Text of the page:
Struggling early isn’t anything new to Cecil. He rode a 5.96 ERA through June 21 last year, the final time in 2015 he would yield earned runs. From his next appearance on June 24 through the end of the regular season, he posted a 44/4 K/BB ratio over 31 2/3 innings. It would behoove Jays fans to show some more patience with the lefty as Cecil could easily turn things around as he did last season.

Video: A fan tried to take a selfie with Brandon Drury after a catch in foul territory

Arizona Diamondbacks' Brandon Drury swings for a two run double off San Francisco Giants' Curtis Partch in the third inning of a spring training exhibition baseball game Tuesday, March 17, 2015, in Scottsdale, Ariz. (AP Photo/Ben Margot)
AP Photo/Ben Margot
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Diamondbacks right fielder Brandon Drury made a fantastic catch in foul territory to retire Martin Prado in the bottom of the fifth inning of Wednesday’s game in Miami. The ball was hit to shallow right field and Drury reached over the low wall before toppling over.

A fan standing nearby figured it’s the perfect time for a selfie. He stood in front of Drury while the ballplayer picked himself up off the concrete. The fan swung his phone around waggled a peace sign in front of the camera and snapped a photo.

“Selfie culture” is too often assailed by people who long ago fell out of touch. This fan, however, showed no concern for Drury’s well-being and was focused only on getting the selfie. Drury, for all this fan knew, could’ve broken a bone or suffered a concussion. Not cool.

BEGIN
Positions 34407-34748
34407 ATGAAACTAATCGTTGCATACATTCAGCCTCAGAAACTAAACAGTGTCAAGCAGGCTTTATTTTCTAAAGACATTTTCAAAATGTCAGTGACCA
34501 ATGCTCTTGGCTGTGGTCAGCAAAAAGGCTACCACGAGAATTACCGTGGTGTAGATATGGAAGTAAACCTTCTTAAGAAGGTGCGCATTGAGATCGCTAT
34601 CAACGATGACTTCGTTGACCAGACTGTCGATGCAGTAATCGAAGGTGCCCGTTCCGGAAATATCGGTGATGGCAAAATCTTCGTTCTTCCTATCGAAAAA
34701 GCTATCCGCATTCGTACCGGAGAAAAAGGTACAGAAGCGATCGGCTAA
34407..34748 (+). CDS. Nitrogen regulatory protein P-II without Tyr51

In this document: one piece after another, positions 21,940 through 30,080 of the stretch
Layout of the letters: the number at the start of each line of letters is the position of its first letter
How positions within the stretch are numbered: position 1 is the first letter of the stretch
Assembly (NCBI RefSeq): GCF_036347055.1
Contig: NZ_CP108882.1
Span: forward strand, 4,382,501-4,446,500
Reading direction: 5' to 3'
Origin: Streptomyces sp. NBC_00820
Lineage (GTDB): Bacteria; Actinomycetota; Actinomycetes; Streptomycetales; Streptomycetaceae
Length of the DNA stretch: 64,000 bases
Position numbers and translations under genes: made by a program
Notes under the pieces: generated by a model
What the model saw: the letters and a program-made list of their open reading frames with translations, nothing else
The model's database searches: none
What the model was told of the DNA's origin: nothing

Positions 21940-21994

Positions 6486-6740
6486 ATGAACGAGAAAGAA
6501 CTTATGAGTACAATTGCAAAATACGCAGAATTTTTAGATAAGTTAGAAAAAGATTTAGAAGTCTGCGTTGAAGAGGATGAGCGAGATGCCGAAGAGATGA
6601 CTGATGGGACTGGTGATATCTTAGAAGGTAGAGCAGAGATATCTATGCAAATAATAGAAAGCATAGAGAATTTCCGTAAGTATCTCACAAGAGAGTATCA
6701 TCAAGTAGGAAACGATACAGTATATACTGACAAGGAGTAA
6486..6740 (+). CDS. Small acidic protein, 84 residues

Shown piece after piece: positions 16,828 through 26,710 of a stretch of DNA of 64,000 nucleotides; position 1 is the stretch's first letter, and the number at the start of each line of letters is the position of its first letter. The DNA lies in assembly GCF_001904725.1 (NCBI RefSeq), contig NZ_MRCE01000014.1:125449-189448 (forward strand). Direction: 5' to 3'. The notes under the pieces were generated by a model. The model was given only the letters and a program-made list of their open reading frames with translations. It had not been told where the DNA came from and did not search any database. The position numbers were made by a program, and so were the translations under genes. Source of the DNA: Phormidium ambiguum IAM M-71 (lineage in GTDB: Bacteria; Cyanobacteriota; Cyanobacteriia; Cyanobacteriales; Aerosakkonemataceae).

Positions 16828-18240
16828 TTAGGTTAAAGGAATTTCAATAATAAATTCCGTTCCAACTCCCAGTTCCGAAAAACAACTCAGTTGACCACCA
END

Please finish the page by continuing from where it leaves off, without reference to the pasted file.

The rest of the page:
Watch Giancarlo Stanton dodge imaginary lasers dressed as Chewbacca

Miami Marlins' Giancarlo Stanton bats and reached first on a throwing error by Arizona Diamondbacks third baseman Brandon Drury during the fifth inning of a baseball game, Tuesday, May 3, 2016, in Miami. (AP Photo/Lynne Sladky)
AP Photo/Lynne Sladky
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Marlins slugger Giancarlo Stanton really likes May 4. May the fourth is “Star Wars Day” for the obvious, punny reason.

While he was doing his normal workouts, Stanton donned a Chewbacca mask, then dodged imaginary lasers and fired back at his imaginary enemies. Who knew Chewy was so buff?

May the 4th be with you from ChewyG 👹

A video posted by Giancarlo Stanton (@giancarlo818) on May 4, 2016 at 12:51pm PDT

Video: Andrew McCutchen thinks the scorer should be fired for scoring this play an error

Pittsburgh Pirates center fielder Andrew McCutchen (22) watches from the dugout during the seventh inning of a baseball game against the Detroit Tigers on Wednesday, April 13, 2016, in Pittsburgh. Detroit won 7-3.(AP Photo/Don Wright)
AP Photo/Don Wright
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Pirates center fielder Andrew McCutchen had trouble coming up with an Anthony Rizzo line drive in the top of the third inning. The ball seemed to curve at the last minute, clanking off of McCutchen’s glove, setting up first and third with two outs for the Cubs. McCutchen was sacked with an error. Ben Zobrist then cranked out a three-run home run off of starter Juan Nicasio to put the Cubs up 3-0.

Per Rob Biertempfel of the Pittsburgh Tribune-Review, McCutchen said after the game, “Whoever scored that an error should be fired. That’s unbelievable. I did everything I could to catch it.”

Here’s the video. Rule 9.12(a) in baseball’s official rules states:

(a) The official scorer shall charge an error against any fielder:
(1) whose misplay (fumble, muff or wild throw) prolongs the time at bat of a batter, prolongs the presence on the bases of a runner or permits a runner to advance one or more bases

Pretty cut and dried stuff here. It was an error.